Addressing Violence in Ontario Schools: Past, Present and Future

  • June 11, 2023
  • Brittany Ross-Fichtner

On May 29, 2023, the Education Law Section of the Ontario Bar Association held an informative and engaging virtual program titled, “Addressing Violence in Ontario Schools: Past, Present and Future.”

The program’s Chairs and Panelists are all leaders in education law who brought a wealth of experience to the hour-long discussion. The program was Co-Chaired by Renata Antoniuk, Education Law Associate at Miller Thomson LLP, and Alex Battick, Principal Lawyer at Battick Legal Advisory. Panelists Nadya Tymochenko, Partner with Miller Thomson LLP, and Jane Stewart, Litigation Lawyer with Justice for Children and Youth, drew on their extensive experience practicing education law to discuss the various factors that lead to incidents of school violence and how schools are attempting to prevent and address them.

At the outset, Nadya Tymochenko provided an overview of the amendments to the Education Act introduced by the Safe Schools Act, 2000. She noted that the Safe Schools Act, 2000 changed the landscape for addressing violence in schools, including through establishment of mandatory student expulsions in certain scenarios. The Panelists then discussed how the original “zero-tolerance” approach initiated by the Safe Schools Act, 2000 has evolved over the years. They noted that today schools exercise more discretion when considering disciplinary responses. Jane Stewart suggested that while this evolution has been positive overall, there is some evidence that higher levels of discretion have led to unequal student outcomes that disproportionately impact racialized students and students with disabilities.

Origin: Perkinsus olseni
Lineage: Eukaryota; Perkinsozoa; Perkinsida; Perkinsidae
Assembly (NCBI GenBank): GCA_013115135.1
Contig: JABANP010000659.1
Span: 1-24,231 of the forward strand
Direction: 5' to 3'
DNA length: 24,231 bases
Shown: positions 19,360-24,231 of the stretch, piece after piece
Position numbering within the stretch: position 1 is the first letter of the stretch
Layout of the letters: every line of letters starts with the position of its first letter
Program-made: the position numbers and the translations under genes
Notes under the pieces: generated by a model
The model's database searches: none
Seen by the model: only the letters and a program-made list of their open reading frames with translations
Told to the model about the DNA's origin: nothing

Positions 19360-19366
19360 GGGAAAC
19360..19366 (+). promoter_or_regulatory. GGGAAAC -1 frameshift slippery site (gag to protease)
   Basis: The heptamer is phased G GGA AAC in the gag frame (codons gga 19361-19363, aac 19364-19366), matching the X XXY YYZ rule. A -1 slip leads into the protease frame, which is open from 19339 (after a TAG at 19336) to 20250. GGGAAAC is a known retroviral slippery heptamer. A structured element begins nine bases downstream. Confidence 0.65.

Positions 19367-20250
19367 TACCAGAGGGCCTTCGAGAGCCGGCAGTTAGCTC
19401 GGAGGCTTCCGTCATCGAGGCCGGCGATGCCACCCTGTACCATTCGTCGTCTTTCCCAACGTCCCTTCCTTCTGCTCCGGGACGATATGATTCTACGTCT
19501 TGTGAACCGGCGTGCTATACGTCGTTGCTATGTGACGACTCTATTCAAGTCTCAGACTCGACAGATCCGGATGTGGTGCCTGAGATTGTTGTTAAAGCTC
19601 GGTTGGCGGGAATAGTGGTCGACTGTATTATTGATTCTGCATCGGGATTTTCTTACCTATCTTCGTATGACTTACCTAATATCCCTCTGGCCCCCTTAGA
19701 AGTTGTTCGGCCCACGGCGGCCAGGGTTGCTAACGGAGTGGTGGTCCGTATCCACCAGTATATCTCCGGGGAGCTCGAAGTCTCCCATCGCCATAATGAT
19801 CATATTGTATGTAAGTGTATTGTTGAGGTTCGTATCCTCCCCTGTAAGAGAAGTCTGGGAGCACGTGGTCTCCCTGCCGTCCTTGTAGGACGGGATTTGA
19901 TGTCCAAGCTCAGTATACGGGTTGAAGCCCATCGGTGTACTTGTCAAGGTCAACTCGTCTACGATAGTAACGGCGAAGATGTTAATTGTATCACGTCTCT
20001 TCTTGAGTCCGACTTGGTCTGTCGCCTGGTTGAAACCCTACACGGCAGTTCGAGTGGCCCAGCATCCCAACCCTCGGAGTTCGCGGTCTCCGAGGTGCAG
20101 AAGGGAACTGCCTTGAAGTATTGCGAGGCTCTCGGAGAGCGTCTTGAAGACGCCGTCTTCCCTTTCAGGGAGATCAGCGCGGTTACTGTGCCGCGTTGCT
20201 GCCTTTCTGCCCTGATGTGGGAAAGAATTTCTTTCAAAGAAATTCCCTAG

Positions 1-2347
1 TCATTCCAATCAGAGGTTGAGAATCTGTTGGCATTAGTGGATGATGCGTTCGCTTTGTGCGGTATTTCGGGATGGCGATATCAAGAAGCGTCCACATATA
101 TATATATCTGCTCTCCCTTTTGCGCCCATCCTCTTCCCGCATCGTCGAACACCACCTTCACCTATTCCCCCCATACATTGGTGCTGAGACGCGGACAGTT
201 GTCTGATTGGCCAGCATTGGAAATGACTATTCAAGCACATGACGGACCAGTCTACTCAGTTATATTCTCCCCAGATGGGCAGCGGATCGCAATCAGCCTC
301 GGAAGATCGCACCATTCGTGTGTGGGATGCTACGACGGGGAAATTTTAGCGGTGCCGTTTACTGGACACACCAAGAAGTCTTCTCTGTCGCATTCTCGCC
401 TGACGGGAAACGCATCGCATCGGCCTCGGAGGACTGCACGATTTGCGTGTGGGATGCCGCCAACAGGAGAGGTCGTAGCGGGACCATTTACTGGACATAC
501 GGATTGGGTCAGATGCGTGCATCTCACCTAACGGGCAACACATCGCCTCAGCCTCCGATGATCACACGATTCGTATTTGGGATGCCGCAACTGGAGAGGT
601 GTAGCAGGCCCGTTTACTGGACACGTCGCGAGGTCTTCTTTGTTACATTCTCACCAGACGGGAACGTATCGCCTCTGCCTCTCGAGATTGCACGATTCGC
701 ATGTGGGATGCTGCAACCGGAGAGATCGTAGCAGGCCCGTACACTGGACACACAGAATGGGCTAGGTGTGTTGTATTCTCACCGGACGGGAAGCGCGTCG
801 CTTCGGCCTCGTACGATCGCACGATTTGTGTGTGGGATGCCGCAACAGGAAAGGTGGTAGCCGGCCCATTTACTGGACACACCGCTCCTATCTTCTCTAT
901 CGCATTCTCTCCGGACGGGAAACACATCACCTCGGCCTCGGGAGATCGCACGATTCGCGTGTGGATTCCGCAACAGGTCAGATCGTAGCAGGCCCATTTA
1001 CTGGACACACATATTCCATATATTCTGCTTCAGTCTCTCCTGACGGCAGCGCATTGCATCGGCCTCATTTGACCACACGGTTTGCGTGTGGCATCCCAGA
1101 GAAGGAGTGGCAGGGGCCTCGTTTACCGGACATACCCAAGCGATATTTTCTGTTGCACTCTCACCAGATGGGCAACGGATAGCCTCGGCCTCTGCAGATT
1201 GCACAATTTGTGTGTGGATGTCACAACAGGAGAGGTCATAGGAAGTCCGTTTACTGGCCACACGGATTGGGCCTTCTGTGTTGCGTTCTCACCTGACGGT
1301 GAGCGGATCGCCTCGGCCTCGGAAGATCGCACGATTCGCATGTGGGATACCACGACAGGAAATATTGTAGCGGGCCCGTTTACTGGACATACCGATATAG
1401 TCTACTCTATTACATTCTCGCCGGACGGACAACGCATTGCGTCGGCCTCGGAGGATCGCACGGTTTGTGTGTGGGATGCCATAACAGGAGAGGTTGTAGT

The Panelists also commented on trends that they have observed in their respective practices, including relating to the influence that the Covid-19 pandemic and the prevalence of social media have had on student behaviour. For example, Nadya Tymochenko discussed how the pandemic has led to changes in student routines, social skills, and their sense of safety and predictability. Building on Tymochenko’s comments, Jane Stewart observed that as students transition back to attending school in-person, a diminished sense of safety or connection with their schools can lead to an increase in violence.